An Eastern European criminal ransomware gang known as DarkSide is believed to be behind the latest attack on Colonial, The Washington Post reported.
According to a post from cybersecurity firm Cybereason, DarkSide first appeared in August 2020, and the group's ransom demands can go as high as $2 million. DarkSide quickly made a name for itself for being a "highly organized" cybercriminal operation, Cybereason said.
"We should not underestimate these groups," said Marty Edwards, vice president of OT security at cybersecurity firm Tenable and a former Department of Homeland Security official. "Many of them now have help desks, technical support, payroll processing and subcontractors. They are essentially full-fledged criminal corporations operating in the digital world."
The U.S. energy sector is growing particularly vulnerable to ransomware attacks as OT merges with IT like business and email networks, experts say. The increasing digitization of power grid and pipeline equipment means it's becoming easier for ransomware attackers to move from the IT side to the OT.
"Ransomware has been a favored attack vector of cybercriminals because of its effectiveness and return on investment. That's precisely why bad actors have recently set their sights on critical infrastructure," said Edwards.
"Shutting down operational technology (OT) environments can cost hundreds of millions of dollars, which forces providers to outweigh the costs," Edwards said.
Who's in charge?
DOE is the federally designated "sector-specific agency" for energy-sector cybersecurity. However, pipeline cyber oversight falls to the Transportation Security Administration.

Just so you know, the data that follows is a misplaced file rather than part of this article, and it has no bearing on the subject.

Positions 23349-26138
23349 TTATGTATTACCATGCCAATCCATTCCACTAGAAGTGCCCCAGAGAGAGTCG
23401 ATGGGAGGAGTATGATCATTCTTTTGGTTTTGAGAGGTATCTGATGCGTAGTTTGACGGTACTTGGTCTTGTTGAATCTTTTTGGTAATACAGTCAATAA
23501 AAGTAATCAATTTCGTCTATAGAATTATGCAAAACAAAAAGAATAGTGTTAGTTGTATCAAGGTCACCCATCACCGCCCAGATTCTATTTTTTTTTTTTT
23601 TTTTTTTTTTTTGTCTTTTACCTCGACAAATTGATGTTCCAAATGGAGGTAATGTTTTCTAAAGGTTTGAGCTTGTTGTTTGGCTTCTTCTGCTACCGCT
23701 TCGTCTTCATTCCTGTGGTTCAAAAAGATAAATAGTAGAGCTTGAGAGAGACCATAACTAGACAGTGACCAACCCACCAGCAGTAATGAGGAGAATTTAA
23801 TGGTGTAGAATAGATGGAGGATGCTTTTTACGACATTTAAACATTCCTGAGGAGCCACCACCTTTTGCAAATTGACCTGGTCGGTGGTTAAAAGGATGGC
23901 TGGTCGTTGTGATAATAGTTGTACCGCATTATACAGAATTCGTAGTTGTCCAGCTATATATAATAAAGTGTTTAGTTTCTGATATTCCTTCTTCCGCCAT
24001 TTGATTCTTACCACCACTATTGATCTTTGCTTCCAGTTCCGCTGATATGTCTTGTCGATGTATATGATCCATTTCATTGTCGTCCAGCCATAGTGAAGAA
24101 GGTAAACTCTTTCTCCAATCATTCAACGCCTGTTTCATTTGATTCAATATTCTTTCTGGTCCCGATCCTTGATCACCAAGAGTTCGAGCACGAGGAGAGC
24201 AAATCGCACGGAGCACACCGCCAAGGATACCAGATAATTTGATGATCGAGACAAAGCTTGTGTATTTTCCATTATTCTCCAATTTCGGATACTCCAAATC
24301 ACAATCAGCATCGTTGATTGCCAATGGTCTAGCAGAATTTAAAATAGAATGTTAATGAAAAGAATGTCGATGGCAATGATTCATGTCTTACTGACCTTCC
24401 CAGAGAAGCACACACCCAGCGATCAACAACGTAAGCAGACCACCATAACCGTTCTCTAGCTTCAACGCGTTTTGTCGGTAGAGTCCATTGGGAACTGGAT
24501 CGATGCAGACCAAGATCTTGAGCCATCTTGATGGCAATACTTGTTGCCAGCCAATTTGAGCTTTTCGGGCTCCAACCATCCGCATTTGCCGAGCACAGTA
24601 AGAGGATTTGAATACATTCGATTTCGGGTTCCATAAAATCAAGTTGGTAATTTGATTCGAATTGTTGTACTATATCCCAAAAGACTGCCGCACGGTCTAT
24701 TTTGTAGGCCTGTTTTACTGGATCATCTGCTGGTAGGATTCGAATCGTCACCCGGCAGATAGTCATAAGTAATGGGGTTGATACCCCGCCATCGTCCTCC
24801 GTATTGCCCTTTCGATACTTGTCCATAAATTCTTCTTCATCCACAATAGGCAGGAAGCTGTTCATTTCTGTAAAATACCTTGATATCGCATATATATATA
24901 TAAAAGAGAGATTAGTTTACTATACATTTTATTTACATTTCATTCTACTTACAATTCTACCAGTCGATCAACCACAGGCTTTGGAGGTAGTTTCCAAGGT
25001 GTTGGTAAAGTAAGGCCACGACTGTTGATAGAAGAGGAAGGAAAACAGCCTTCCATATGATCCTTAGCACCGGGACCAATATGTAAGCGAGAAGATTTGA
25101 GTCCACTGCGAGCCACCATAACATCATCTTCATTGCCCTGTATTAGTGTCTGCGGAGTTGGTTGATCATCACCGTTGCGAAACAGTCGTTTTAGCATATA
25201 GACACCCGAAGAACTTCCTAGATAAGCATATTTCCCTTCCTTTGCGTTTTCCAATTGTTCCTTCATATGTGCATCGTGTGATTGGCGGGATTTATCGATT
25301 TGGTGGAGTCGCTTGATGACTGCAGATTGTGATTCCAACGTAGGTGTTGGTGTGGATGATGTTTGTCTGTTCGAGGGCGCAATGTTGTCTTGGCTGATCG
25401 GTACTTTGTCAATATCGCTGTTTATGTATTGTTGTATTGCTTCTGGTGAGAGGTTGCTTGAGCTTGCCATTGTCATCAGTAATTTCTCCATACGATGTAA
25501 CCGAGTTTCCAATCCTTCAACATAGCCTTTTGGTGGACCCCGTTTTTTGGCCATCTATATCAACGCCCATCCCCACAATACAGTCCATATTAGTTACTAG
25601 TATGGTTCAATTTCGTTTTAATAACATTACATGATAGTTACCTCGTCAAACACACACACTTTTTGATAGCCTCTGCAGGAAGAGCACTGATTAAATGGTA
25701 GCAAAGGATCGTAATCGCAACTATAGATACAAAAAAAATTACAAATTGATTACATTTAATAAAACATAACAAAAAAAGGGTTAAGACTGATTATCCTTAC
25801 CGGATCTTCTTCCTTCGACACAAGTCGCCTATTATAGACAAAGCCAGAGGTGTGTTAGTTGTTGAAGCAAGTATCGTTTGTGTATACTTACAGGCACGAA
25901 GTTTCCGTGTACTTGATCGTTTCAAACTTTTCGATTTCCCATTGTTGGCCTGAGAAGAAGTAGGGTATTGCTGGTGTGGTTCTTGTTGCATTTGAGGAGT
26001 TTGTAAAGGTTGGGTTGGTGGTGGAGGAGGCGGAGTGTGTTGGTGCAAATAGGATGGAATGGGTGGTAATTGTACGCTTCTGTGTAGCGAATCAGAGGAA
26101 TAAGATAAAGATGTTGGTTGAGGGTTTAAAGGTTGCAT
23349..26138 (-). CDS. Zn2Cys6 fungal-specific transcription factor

Edwards said one of the unique challenges of protecting pipelines from hackers is the "complexity of the regulatory and oversight environment."
"Because pipelines cross state lines, you have the Department of Transportation involved. DHS has the Transportation Security Administration. Because petroleum is involved, the Department of Energy has a role," Edwards said. "Couple that with the fact that it is a large industry geographically — it can be a challenge simply to get incident response personnel to all of the impacted locations."
The distributed nature of pipelines means it's not cost-effective to send workers to far-flung locations to twist valves. But many of "the tools that are used to enable asset operators' remote connectivity are optimized for easy access and not for security," said Grant Geyer, chief product officer at Claroty, a cybersecurity firm that specializes in OT networks.
DOE, CISA, TSA and the Federal Energy Regulatory Commission all said they were working with other agencies and the energy sector in response to the attack.
"FERC is in communication with other federal agencies, and we are working closely with them to monitor developments," Richard Glick, the Democratic chairman of the independent energy regulator, said in a statement.
FERC sets mandatory cybersecurity rules for the bulk electric power grid, but the requirements don't apply to the natural gas pipelines that also fall under the agency's purview.
A DOE spokesperson said the agency is "coordinating with Colonial Pipeline Company, the energy industry, states and interagency partners to provide situational awareness and support response efforts to this incident."
The agency is also "monitoring any potential impacts to energy supply," the spokesperson said.